The Orkney Islands have an impressive history of weathering the various challenges that the sea (and the invaders it has brought) has thrown against them. Some 5,000 years of human habitation have bred rugged resilience but the recent blow to Orkney’s cruise ship business, with 160,000 potential passengers, has been particularly bleak.

“We had around 170 calls booked for this season of which we had one – then lost the rest because of coronavirus,” says Paul Olvhoj, business development manager at Orkney Islands Council’s Marine Services.

Not only will the pandemic mean a loss of £3 million for Marine Services but – more dramatically – a shortfall of between £8m and £9m for the islands’ retail and hospitality sectors.

HeraldScotland: MS Fridtjof Nansen, the latest addition to Hurtigruten's fleet of custom built ships, featuring a revolutionary batter hybrid powered propulsion system pays a visit to OrkneyMS Fridtjof Nansen, the latest addition to Hurtigruten's fleet of custom built ships, featuring a revolutionary batter hybrid powered propulsion system pays a visit to Orkney

Launched last month, the Orkney Harbours Masterplan points at more positive prospects, outlining the development and future-proofing of the 29 piers and harbours of the port’s estate including Scapa Flow, Europe’s largest natural harbour, with 125 square miles of sheltered water that provides a range of berthing and anchorage options.

And while Orkney is also northern Europe’s preferred location for the ship-to-ship transfer of crude oil, gas and other products, plus the long-term storage and lay-up of tankers and accommodation rigs, the £230m masterplan clearly aims to place the islands at the forefront of a cleaner and greener future for Scotland.

“This will continue beyond coronavirus as the shipping sector is vital to the global economy, something that has been demonstrated in the past few months when the industry kept up the supply of essential goods and remained at full capacity working throughout the pandemic,” says Olvhoj.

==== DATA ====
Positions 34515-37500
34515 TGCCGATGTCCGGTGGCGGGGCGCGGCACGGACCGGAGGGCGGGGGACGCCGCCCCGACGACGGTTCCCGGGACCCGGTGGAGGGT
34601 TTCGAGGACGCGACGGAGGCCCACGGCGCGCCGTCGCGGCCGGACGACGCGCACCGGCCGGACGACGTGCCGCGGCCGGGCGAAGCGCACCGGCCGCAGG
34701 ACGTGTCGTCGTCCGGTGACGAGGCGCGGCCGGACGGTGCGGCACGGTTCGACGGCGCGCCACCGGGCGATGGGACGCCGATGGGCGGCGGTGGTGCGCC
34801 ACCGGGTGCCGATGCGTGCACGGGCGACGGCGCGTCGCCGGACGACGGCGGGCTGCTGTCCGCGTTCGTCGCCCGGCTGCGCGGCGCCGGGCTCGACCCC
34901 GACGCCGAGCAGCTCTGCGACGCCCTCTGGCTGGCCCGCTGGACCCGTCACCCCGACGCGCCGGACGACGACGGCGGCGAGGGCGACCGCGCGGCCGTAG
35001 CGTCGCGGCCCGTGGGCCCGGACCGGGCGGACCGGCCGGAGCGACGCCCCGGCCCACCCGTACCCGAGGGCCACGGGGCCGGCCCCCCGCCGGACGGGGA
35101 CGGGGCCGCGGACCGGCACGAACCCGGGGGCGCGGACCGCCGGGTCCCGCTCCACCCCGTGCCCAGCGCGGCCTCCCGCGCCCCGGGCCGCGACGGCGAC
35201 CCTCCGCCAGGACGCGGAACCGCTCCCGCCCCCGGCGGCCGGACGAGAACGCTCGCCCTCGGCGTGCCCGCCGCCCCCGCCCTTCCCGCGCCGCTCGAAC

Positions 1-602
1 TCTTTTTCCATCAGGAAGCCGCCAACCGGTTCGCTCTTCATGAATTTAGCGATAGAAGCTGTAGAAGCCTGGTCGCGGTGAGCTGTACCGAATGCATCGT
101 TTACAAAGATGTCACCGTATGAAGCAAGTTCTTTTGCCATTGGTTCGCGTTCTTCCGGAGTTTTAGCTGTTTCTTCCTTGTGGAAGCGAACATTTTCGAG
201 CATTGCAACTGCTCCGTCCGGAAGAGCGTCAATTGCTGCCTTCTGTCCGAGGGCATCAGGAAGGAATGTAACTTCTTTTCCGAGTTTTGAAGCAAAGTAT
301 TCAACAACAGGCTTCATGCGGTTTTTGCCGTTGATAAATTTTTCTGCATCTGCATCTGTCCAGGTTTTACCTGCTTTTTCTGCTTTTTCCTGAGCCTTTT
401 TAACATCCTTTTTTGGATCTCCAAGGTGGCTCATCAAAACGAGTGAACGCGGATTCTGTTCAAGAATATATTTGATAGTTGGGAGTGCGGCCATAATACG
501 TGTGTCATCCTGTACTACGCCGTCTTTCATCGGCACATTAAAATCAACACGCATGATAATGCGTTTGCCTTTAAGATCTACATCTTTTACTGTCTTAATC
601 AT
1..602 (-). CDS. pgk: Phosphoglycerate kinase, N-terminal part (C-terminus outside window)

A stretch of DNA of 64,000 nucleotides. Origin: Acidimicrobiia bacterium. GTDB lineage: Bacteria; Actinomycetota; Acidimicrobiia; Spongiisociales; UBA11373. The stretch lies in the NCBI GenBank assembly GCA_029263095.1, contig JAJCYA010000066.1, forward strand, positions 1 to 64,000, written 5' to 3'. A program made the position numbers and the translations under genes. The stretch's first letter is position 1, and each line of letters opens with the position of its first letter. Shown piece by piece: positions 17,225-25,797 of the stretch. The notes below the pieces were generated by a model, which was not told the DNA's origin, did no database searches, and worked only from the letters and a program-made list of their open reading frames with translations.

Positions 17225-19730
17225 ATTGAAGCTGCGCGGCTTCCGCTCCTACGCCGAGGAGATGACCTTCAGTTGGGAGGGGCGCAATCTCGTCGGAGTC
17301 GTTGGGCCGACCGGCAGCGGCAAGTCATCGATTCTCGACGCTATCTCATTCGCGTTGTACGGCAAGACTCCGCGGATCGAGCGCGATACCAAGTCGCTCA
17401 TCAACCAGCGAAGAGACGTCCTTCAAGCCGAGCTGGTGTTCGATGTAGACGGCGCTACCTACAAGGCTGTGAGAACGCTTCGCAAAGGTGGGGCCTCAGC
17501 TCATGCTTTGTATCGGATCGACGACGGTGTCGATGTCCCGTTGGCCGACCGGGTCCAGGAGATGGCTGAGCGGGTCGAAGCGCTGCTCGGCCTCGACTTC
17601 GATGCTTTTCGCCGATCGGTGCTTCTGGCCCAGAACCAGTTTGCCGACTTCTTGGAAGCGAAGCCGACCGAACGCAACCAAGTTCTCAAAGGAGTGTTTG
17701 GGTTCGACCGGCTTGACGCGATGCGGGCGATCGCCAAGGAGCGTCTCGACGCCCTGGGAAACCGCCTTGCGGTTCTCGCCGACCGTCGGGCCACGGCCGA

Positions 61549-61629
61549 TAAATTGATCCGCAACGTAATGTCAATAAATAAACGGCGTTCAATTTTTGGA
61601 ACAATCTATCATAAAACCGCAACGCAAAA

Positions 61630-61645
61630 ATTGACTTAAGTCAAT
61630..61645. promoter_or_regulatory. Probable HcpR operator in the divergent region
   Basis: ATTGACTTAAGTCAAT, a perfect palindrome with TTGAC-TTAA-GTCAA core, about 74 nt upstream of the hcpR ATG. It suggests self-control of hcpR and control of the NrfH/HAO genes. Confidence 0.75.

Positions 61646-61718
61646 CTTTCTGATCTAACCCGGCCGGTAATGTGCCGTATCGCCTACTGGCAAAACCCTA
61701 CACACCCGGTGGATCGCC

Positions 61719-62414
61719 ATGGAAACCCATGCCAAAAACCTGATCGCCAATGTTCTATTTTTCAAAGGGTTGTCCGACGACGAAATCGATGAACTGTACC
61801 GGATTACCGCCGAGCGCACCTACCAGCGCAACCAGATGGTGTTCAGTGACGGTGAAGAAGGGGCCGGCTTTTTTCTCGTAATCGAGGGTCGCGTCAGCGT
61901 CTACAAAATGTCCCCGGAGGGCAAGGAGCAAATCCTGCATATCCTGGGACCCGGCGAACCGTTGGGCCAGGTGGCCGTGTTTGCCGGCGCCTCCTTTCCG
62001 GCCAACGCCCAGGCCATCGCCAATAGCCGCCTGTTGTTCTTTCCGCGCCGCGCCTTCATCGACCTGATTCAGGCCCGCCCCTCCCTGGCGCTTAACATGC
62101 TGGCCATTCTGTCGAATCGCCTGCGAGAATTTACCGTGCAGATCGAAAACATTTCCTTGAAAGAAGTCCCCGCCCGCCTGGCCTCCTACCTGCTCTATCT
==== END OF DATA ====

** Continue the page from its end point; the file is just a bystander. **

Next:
Reducing the carbon emissions from industry on both land and sea is the biggest current challenge and he stresses that achieving this through the application of emerging technologies against an acceptable level of cost is key to success.

“By developing strategies around vessel shore power, supporting transition fuels such as LNG (liquefied natural gas) and staying at the forefront of the move toward carbon free fuels such as hydrogen, we can thrive,” Olvhoj adds.


Phase 1 of the plan has been included in the Islands Deal list of projects with funding commitment from the Scottish and UK governments and focuses on the Scapa Deep Water Quay; Hatston Pier; Kirkwall Pier; Scapa Pier; and Stromness.

Orkney Islands Council, the statutory harbour authority, has overall responsibility for the project which will bring a new facility to Scapa Flow, the Scapa Deep Water Quay. “This will provide a world-class deep-water facility and a huge laydown area for a variety of industries,” he says.

Phase 1 will also provide crucial jobs. “An outline business case has been costed and completed to Treasury Green Book standard and our target is 115 jobs across all the locations involved,” says Olvhoj.

Phase 2 will develop the smaller harbours and piers across the archipelago, particularly those on the other islands that link in with the lifeline ferry services. “This will ensure that they’re fit for purpose for the future and there will be support for the new ferry fleets and better facilities for all our users.”

Orkney, of course, has a vibrant supply chain and is an established test bed for alternative energy, including the European Marine Energy Centre (EMEC) which plays a key role in proving the value of wave and tidal power as a sustainable source of renewable energy.

Olvhoj sees the masterplan as the ideal opportunity to enhance the levels of innovation and research that have already identified Orkney as a global resource for this sort of leading edge technology. 


“In Scapa Flow we have a magnificent marshalling base for a whole range of industry operations while technology will be key to achieving our climate change targets,” he says.

“The masterplan will allow us to attract and support other businesses – including retailers and farmers – to demonstrate what an asset Orkney is and what the Harbour Authority can bring to the entire community.”

For more information visit